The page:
The self-driving car seems like a terrible driver’s dream: no steering wheel to control, no trouble parallel parking, no concerns about having a couple of beers on the way home from work. But the removal of fallible human drivers might create havoc for auto insurers.
Human error accounts for 90 percent of road accidents, according to the International Organization for Road Accident Prevention, and our collective failure rate helps the auto insurance industry rake in a cool $157 billion in premiums each year. So if self-driving cars eliminate all those driver mistakes, the business of insuring vehicles will necessarily change as well.
A recent study by RAND Corp. (PDF) predicted increased liability for auto manufacturers while personal liability plummets. “If a vehicle and a human share driving responsibility, the insurance issues could become more complicated,” the study noted. The RAND authors had a sober message for insurers: If automated vehicles succeed in reducing the risk of crashes, the industry could see a “significant reduction in insurance premiums.” The average cost of auto insurance in the U.S. is $1,020, according to AAA, giving the industry a lot to lose.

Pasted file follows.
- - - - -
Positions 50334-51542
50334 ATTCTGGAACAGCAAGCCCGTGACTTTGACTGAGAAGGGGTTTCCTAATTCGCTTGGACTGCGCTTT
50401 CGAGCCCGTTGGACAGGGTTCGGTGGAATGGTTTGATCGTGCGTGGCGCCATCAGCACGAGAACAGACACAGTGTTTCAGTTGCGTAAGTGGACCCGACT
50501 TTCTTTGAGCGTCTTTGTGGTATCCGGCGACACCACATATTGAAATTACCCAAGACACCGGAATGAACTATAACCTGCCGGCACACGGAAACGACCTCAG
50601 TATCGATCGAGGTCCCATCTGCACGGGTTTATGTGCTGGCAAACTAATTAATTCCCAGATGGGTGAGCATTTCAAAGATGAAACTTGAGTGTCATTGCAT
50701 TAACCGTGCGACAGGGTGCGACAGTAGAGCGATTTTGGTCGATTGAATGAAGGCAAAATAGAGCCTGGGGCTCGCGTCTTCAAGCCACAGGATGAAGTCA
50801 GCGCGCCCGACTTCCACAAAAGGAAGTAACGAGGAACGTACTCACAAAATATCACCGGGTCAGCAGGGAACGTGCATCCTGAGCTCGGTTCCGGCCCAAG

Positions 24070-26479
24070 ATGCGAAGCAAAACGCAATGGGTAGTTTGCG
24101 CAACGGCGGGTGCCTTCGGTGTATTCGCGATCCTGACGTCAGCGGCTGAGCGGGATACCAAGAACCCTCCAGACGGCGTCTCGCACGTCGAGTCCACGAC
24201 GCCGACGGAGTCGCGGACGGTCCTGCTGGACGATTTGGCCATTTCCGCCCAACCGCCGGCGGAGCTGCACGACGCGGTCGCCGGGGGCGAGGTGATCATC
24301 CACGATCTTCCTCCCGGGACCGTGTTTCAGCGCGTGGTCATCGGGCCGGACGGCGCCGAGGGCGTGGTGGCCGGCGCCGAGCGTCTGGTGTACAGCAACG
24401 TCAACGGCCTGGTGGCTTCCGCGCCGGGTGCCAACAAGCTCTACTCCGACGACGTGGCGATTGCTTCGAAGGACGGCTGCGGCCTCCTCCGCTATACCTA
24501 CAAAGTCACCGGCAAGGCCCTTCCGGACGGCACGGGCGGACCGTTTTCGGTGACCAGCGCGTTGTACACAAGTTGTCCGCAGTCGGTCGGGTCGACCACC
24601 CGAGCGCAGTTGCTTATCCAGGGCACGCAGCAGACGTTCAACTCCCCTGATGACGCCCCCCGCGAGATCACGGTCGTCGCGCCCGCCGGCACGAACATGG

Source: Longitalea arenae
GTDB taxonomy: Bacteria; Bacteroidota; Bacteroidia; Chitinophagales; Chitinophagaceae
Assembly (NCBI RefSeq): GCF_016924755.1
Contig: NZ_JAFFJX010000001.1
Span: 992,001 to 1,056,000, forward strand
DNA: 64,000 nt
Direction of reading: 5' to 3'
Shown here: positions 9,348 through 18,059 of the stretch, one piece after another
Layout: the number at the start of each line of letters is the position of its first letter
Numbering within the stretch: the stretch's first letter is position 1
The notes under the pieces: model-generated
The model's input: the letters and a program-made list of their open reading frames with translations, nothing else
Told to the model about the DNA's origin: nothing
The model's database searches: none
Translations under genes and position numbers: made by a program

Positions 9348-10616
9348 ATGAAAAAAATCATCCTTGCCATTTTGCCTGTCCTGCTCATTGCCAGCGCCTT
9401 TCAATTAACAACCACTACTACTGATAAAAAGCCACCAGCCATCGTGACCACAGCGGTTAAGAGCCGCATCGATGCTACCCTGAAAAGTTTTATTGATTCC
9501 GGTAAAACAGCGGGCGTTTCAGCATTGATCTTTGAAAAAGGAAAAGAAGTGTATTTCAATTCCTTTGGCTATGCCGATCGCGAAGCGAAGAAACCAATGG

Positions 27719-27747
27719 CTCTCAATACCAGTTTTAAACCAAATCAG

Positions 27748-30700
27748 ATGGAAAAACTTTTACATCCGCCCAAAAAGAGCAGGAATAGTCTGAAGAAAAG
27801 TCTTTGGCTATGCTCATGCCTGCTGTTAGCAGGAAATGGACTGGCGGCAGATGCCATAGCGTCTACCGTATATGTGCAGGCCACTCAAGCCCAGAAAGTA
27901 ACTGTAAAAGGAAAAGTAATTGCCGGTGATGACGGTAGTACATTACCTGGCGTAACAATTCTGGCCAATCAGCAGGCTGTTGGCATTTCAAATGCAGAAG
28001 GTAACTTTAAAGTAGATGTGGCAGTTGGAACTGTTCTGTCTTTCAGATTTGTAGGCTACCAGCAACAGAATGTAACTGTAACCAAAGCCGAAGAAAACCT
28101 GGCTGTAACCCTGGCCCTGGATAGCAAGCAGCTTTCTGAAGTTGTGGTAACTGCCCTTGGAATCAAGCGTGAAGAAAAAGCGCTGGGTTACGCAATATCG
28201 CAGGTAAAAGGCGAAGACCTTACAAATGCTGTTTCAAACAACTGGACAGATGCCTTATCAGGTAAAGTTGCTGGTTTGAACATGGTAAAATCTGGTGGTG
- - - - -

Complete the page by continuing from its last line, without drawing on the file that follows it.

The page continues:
In writing driverless insurance policies, underwriters will likely focus on the make and model of a car instead of a driver’s accident history or how often he drives. There may also be the introduction of “black boxes,” data recorders akin to those found in airplanes that can track car data and decipher what really happened seconds before a crash.
Another possibility: an uptick in no-fault insurance, where an insurer covers the damage regardless of who’s to blame. This type of insurance has fallen out of favor in recent years as the cost of medical claims has increased, despite the expectation of lower litigation costs.
While it’s too early to tell which way auto insurance will go, there’s another cost for car owners that may go up. With fewer accidents keeping the nation well supplied with mechanics, repairing that fender bender may cost you more.